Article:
Major movie studios like Fox Searchlight, the influential Sundance Film Festival and Oculus, Facebook's $2 billion bet on the future of virtual reality, are just some of the players working to make you believe you're fighting in the Battle of the Five Armies or shooting through space with the Guardians of the Galaxy.
From Technicolor to surround sound to 3-D to high projector frame rates, the history of film has been built on technology designed to make audiences feel more a part of the movie they're watching. In virtual reality, which uses 360-degree computer simulations to create the illusion of reality, some think they've found the greatest leap yet in that direction.
"The visceral impact of the format is simply too powerful to not to want to touch," said Shari Frilot, senior programmer at the Sundance Film Festival.
Frilot is curator of New Frontier
, an initiative at Sundance devoted to supporting filmmakers who are pushing the boundaries of art and technology.
Of New Frontier's 13 installations at next month's festival, nine will feature virtual reality
. They'll range from "Kaiju Fury,"
a feature that puts the viewer in a city being attacked by monsters, to "Project Syria,"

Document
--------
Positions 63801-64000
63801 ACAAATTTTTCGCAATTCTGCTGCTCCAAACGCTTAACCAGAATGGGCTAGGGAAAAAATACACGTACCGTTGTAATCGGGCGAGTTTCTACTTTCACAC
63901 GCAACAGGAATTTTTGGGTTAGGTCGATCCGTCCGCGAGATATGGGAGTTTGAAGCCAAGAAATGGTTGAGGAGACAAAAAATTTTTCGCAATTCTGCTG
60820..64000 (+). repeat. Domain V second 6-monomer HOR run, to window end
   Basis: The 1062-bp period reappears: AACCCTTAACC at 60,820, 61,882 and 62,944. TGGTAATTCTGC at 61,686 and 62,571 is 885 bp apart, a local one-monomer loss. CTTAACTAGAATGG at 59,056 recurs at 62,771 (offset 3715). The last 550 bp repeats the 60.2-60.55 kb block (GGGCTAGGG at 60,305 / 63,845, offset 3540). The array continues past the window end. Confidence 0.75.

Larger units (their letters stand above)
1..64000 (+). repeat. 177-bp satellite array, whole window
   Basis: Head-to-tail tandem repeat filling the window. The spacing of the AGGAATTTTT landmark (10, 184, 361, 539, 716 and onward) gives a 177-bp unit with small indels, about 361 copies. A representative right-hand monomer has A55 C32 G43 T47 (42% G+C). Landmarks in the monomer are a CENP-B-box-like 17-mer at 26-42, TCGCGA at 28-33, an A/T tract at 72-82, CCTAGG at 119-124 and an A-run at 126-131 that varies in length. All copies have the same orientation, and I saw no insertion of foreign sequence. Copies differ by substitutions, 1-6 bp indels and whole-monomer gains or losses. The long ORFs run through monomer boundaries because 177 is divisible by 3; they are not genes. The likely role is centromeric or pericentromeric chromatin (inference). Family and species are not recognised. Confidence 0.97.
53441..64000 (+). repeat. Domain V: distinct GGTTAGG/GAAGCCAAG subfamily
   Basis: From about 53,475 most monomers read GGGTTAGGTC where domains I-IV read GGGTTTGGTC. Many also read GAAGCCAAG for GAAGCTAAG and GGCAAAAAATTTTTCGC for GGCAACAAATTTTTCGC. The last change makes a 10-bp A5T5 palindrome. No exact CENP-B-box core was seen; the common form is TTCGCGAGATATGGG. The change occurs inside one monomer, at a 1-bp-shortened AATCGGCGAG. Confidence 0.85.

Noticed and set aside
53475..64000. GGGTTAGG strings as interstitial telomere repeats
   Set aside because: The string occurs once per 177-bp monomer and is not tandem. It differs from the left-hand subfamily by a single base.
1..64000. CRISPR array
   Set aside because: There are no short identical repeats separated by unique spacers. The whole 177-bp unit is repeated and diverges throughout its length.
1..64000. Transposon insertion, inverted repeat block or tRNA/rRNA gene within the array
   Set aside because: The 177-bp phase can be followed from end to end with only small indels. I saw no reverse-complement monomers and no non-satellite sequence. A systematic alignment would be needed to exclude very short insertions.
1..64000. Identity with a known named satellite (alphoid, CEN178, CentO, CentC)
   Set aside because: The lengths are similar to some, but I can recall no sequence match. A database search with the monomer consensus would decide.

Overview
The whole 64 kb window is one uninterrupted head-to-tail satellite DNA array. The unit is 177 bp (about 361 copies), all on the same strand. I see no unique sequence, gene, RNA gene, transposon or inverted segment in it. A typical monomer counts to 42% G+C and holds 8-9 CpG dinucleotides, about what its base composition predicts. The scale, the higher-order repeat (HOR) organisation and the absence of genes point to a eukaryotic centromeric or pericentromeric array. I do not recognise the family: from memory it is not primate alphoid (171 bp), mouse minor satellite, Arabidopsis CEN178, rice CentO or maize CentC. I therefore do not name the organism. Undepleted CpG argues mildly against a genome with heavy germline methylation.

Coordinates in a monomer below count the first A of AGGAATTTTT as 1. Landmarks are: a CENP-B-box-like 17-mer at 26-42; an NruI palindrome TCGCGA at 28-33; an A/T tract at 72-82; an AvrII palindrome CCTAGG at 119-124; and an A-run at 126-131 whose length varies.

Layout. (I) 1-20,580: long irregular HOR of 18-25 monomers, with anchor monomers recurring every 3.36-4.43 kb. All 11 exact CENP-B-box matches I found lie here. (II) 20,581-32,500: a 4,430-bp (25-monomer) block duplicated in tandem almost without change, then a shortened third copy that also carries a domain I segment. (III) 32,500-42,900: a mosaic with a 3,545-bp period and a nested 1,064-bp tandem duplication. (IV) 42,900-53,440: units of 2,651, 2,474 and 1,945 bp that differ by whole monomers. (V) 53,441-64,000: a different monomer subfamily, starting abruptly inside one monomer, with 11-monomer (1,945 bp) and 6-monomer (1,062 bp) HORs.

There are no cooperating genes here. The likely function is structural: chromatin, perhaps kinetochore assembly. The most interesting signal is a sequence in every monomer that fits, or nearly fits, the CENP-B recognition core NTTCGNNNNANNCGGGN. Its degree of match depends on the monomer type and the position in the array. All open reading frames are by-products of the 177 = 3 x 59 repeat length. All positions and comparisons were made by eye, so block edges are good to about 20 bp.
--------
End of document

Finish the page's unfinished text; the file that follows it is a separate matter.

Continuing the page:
which will explore the potential for VR in documentary storytelling.
"I think the show this year speaks powerfully to how VR is being embraced by big studios and independent filmmakers and artists alike," Frilot said.
One of those big studios is Fox Searchlight. "Wild," starring Reese Witherspoon and in theaters now, has been developed into a three-minute virtual experience in which the viewer joins Witherspoon's character hiking the Pacific Crest Trail.
That demo, developed along with Oculus and Samsung, will be shown this month at both Sundance and the International CES consumer-electronics show in Las Vegas.
HBO partnered with Oculus
this year on a similar short "experience" promoting "Game of Thrones," in which the viewer is put into the shoes of a Night's Watch member facing an enemy attack.
It's a new frontier for Oculus, which set out to make its Rift headset a tool for video games. Now, the company seeks to change everything about how we watch movies.
"At some point, VR is going to eliminate the need to go to a physical place and see a big screen," Oculus CEO Brendan Iribe said. "It can be even richer than the IMAX experience in a theater, because it can be 360 and all around you."
Of course, that sort of mass-market shift isn't going to happen overnight. For one thing, Oculus and other major virtual-reality players like Sony's Project Morpheus aren't even on store shelves. Once they are, they'll have to avoid the curse of other failed "next big things," like 3-D televisions.
But Frilot, and others like her, say it could happen.
"Only time will tell how consumers will take to wearing goggles to access their visual entertainment," she said. "But if adaptation looks anything like the way consumers took to wearing earbuds to listen to music, or Bluetooth devices to communicate on their phones, it becomes clear how very powerful a movement on our media landscape virtual reality can become."